Police set up checkpoints across Melbourne as quarantine hotel sex scandal linked to virus outbreak

Giovanni Torre
·3-min read
Police pull vehicles aside at a checkpoint in the locked-down suburb of Broadmeadows in Melbourne - WILLIAM WEST/AFP via Getty Images
Police pull vehicles aside at a checkpoint in the locked-down suburb of Broadmeadows in Melbourne - WILLIAM WEST/AFP via Getty Images

Police have set up checkpoints across Melbourne staffed by 1,000 police officers, as a scandal grew over a claim that a guard in one of the city's quarantine hotels broke basic rules by having sex with a resident.

The details emerged as workers at the hotels blew the whistle on practices they say have fuelled the state of Victoria's second wave of Covid-19 cases.

The hotels were used to isolate people who had arrived in the state for two weeks in a bid to reduce the spread of the coronavirus.

Victoria, whose capital is Melbourne, recorded 77 new coronavirus cases in the 24 hours between Wednesday and Thursday morning, the 16th consecutive day of double-digit increases.

On Thursday a security guard at one of Melbourne’s quarantine hotels claimed he had been given “five minutes' training” before being put to work in a situation he described as “horrendous”.

The guard broke a non-disclosure agreement to tell the Nine Network that management of the crisis was a “money-making exercise” for companies.

The Stamford Plaza has been linked to 31 cases
The Stamford Plaza has been linked to 31 cases

Kazim Shah, the United Workers Union organiser, claimed security companies were using sub-contractors with no experience at several quarantine hotels, often at the same time, which potentially spread the virus. Mr Khan also said PPE was in short supply.

A spokesperson for the Victorian Government told the network that all staff at quarantine hotels were required by the service agreement with the security companies to “undertake regular infection control training”.

On Tuesday, Daniel Andrews, the state premier, announced an inquiry into the hotel quarantine scheme after claims contract workers had not followed protocols.

He had previously revealed that a number of cases in late May and early June could be linked to “an infection control breach in the hotel quarantine program”.

On Thursday an allegation emerged that at least one of the contracted guards had had sex with one of the quarantined people.

Thirty-one cases have been linked to Melbourne's Stamford Plaza hotel, where Mr Khan said sub-contractors are “definitely” used, while other infections have been linked to the Rydges.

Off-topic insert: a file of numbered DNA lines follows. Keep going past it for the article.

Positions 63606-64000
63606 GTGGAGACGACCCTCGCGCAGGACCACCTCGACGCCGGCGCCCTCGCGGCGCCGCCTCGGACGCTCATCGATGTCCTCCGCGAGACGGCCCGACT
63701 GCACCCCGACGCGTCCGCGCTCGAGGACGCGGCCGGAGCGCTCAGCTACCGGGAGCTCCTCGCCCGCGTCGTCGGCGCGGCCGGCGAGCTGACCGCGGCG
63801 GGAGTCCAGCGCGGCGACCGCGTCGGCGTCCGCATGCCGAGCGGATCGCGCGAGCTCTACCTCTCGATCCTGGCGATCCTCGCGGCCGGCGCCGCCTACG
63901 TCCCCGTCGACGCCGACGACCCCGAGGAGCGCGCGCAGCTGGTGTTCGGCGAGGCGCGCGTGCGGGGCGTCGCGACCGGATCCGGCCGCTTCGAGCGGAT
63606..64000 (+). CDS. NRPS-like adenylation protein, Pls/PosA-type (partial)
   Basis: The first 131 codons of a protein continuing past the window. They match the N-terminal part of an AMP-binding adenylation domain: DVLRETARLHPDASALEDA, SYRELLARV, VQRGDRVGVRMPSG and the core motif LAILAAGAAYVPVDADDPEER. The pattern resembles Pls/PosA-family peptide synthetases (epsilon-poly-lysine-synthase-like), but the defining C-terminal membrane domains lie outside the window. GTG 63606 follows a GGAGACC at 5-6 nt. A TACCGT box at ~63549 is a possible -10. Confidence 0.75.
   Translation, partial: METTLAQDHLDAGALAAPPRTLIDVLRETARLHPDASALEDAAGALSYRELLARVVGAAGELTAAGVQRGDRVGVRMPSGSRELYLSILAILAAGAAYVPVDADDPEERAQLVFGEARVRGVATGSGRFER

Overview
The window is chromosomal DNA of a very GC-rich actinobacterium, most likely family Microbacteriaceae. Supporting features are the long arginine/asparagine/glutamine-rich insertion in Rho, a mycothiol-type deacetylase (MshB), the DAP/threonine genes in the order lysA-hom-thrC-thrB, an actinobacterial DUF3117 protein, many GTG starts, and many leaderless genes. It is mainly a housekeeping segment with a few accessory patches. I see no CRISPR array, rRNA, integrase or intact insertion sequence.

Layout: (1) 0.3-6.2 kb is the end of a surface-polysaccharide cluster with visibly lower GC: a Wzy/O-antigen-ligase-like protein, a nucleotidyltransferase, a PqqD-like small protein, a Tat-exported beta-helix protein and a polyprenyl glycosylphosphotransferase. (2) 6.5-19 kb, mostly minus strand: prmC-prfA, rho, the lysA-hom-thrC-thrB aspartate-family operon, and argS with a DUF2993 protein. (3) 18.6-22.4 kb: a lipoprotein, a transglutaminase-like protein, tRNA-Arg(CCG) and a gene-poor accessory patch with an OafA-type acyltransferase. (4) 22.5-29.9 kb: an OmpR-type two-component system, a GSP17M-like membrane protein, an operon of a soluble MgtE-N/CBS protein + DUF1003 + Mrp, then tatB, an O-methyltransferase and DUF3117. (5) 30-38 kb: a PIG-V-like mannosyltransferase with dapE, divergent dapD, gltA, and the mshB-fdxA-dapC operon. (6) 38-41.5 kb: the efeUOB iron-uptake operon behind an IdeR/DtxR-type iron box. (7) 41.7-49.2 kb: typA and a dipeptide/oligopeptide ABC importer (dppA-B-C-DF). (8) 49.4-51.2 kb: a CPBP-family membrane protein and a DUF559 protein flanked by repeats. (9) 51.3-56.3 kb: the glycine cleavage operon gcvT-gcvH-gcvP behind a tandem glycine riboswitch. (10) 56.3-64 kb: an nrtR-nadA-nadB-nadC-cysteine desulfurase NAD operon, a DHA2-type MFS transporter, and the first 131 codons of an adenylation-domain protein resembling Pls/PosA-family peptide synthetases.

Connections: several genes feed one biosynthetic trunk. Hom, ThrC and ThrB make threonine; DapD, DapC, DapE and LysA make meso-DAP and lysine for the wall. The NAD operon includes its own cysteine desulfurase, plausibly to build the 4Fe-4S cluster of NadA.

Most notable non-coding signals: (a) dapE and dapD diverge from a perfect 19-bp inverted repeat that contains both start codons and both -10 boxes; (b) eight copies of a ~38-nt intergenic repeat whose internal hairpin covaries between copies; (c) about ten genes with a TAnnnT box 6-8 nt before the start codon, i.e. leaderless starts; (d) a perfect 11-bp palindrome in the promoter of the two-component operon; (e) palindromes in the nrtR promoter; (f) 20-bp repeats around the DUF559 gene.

Troy Cuthbertson, the group general manager of Rydges Hotels, said in a statement that Rydges on Swanston has been closed to guests since 27 March 2020 and has been operating under the direction of the Department of Jobs, Precincts and Regions and the Department of Health and Human Services as a quarantine hotel.

“Rydges on Swanston has had no involvement in the hiring of security personnel and is fully supportive of the Judicial Inquiry into the Hotel Quarantine Program,” he said.

Addressing the sex claims Greg Hunt, Australia's Minister for Health, told Channel Seven news station: "If those statements are true, that would be completely and utterly unacceptable."

Infectious people have reportedly left Melbourne's hotel system and travelled to other parts of the country.

Watch the video below

One man who tested positive for Covid-19, was reportedly released from quarantine, travelled to Sydney and worked at a Woolworths in Balmain while displaying persistent symptoms.

On Thursday morning some 300,000 residents of Melbourne awoke under lockdown again. The restrictions have been imposed on 36 suburbs identified as Covid-19 hot spots.

More than 1,000 police, including elite units, are patrolling the streets of the zone, with drones surveilling areas to ensure locals comply with the new orders.

New Chief Commissioner Shane Patton said officers from the critical incident response team, mounted branch and highway patrols would join frontline officers in patrolling the suburbs for 24 hours a day .

Victoria Police will use automatic number plate recognition technology to scan drivers' cars to identify anyone travelling to or from the restricted areas.

Drivers are being asked at checkpoints to show their licences and explain where they are going and why. Residents of the restricted suburbs can only leave their homes for work, study, care duties or essential shopping and face fines of A$1,652 (£917) for breaching restrictions.